“As data scientists, we constantly challenge ourselves to make the FICO® Score more reliable and predictive,” FICO said in a blog this week. “Thanks to enhancements in the data elements captured in the bureau file, it became possible in the past few years to distinguish medical and non-medical collection agency accounts at all three major credit bureaus.”

It’s important to note that this isn’t a free ride to avoid settling medical bills. Instead, FICO 9 creates a kind of middle tier, between folks with perfect payment histories and those with unpaid non-medical debt. And that “middle” tier is a lot closer to the bottom than the top.

“While consumers with unpaid medical collections are less risky than those with unpaid non-medical collections, they are still substantially more risky than the population with no derogatory information in their files,” FICO says.

For example, consumers with unpaid non-medical debt and with their most recent collection incident in the past 12 months fail to pay a bill at about a 30% “bad rate.” Whereas consumers with only medical debt fail to pay at slightly less than 25%, according to a chart released by FICO. Consumers with no derogatory entries fail to pay at around 2%.

When Will Consumers See a Change?

The estimated 15 million Americans with only medical debt on their credit reports stand to gain the most from the change, but it’s unclear when the score jump will happen at their financial institutions. New credit scoring models can take years to filter through the financial system, for reasons Gerri Detweiler explains in this story. Basically, a new score is like a software update, and many firms are very careful about upgrading. Some lenders use FICO scores as an element in their own proprietary scoring formulas, so a new FICO formula can take even longer to integrate at those firms.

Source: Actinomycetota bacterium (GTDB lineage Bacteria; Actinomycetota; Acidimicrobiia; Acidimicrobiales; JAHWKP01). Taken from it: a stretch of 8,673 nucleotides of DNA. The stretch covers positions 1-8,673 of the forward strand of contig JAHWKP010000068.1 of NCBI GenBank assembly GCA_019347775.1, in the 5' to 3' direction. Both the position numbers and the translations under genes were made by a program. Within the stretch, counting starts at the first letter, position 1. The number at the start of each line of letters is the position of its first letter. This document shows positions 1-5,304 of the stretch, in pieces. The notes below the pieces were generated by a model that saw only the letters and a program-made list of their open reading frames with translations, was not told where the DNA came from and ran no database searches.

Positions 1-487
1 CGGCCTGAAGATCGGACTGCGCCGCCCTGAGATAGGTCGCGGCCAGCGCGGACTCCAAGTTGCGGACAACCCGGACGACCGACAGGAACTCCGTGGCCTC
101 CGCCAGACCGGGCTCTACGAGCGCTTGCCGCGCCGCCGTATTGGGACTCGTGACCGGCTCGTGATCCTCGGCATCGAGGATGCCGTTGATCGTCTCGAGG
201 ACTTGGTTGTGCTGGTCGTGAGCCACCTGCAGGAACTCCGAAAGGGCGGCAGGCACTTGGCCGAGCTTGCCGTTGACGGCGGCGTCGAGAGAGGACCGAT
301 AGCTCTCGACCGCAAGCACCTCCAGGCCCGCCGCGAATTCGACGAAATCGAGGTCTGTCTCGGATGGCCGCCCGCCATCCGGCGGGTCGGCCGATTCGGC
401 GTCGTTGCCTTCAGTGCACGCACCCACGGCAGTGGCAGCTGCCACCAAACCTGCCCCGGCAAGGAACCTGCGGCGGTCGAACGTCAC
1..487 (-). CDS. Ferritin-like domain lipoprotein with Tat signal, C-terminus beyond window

FICO isn’t saying how quickly FICO 9, released during the fall last year, is being adopted.

“FICO makes adoption of new score versions as seamless as possible,” said spokesman Jeffrey Scott. “Many of our top clients are currently evaluating the new version and we expect to see them move to FICO Score 9. Some FICO clients are already using FICO Score 9. ”

FICO 9 includes another enhancement that will be welcome news to consumers who are trying to clean up their credit. When they fully pay off accounts that have been sent to third-party collectors, those bills will no longer be factored into their credit scores. The initial late payments to the primary lender will still be weighed, however.

Consumers who’ve been dealing with medical debt should get their credit reports and scores regularly to see how, or if, those debts are being reported. You’re entitled to a free credit report from each of the three credit reporting agencies every year. You can also get a free credit report summary on Credit.com for an overview of how your debts are affecting your credit scores.

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This article originally appeared on Credit.com.

This article by Bob Sullivan was distributed by the Personal Finance Syndication Network.